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Under an American Sky - SAVE £8

Under an American Sky - SAVE 8

Ref: CDG1142

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17 tracks 66 min
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Music for the wide open spaces

Great things are done when men and mountains meet (William Blake)
From Charles Ives to classic Coolidge, this program of evocative American music captures the essence of the American spirit and its relationship to the landscape.

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Under an American Sky
Music for the wide open spaces

Great things are done when men and mountains meet (William Blake). A program of American music with breadth of vision. From Charles Ives to Ulysses Kay and from the eighteenth century Belknap to classic Coolidge, this series of evocative pieces captures the essence of the American spirit, and its relationship to the massive landscape and the rural underpinnings of its society.

1 New England Autumn - Dawn over the mountain
2 New England Autumn - Country Fair
3 Spirituals in Sunshine and Shadow
Peggy Stuart Coolidge (1913-1981)
The Westphalian Symphony Orchestra conducted by Siegfried Landau

4 The Seasons: Spring, Summer, Autumn, Winter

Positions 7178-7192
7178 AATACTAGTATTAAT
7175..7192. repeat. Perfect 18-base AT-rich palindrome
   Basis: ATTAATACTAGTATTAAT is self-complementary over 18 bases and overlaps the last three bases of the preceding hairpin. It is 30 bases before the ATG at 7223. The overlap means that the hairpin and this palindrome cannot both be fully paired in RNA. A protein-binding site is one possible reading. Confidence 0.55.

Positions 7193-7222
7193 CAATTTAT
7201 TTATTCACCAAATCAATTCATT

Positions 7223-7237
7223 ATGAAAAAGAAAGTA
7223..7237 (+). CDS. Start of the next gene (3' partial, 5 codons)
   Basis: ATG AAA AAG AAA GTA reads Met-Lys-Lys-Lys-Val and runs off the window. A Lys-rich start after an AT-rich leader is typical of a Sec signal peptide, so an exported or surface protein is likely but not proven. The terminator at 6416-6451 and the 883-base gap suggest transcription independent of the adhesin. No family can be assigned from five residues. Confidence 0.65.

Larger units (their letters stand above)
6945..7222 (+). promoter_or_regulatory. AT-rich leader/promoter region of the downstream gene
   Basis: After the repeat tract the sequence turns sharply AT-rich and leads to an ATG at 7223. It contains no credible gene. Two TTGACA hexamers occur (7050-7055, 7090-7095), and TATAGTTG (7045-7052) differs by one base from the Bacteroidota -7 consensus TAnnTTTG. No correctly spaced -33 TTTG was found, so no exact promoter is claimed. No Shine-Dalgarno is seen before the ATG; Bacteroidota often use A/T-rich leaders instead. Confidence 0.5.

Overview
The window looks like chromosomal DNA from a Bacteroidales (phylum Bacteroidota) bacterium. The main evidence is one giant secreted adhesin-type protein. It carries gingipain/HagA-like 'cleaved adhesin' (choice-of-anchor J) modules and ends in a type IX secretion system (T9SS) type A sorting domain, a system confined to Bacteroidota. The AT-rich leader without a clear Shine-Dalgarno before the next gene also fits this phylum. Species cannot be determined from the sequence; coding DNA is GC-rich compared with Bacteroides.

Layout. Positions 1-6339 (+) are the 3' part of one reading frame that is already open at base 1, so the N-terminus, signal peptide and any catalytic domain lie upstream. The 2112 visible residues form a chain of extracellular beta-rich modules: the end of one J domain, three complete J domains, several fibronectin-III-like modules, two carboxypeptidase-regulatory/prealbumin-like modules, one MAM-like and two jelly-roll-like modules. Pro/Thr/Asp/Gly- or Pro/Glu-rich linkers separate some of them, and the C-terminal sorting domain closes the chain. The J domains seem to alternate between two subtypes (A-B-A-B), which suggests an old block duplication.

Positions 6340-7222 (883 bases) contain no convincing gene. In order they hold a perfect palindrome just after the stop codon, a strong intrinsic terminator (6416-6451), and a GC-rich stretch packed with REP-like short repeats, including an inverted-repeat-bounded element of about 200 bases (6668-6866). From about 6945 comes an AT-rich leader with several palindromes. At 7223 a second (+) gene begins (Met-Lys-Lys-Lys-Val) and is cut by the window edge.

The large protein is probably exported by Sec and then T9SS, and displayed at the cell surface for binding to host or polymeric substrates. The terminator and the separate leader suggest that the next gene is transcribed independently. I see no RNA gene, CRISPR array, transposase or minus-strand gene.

Daniel Belknap (1771-1815)
The Gregg Smith Singers

From The Black Belt
5 Li'l Scamp
6 Honeysuckle
7 Dance
8 Mah Bones is Creaking
9 Blue
10 Brown Girl
11 Clap Yo'Han's
William Grant Still (1895-1978)
Music for Westchester Symphony Orchestra conducted by Siegfried Landau

From Six Dances for String Orchestra:
12 Round Dance
13 Promenade (slow)
Ulysses Simpson Kay (1917-1995)
The Westphalian Symphony Orchestra conducted by Siegfried Landau

Violin Sonata No 4 'Children's day at the camp meeting'
14 Allegro
15 Largo; Allegro
16 Allegro
Charles Ives (1874-1954)
Millard Taylor, violin, and Frank Glazer, piano

17 Pops Hoe Down
Richard Hayman (1920-)
The Cincinatti Pops Orchestra conducted by Erich Kunzel


CCL CDG1142
Cover image: Kelly's Basin, Jay Mountain, Adirondacks (oil on canvas) Rockwell Kent 1882-1971 Private Collection Christie's Images/Bridgeman Art Library
All tracks courtesy of Countdown Media
This compilation P & C 2005 Classical Communications Ltd
Made in Great Britain

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Under an American Sky
Music for the wide open spaces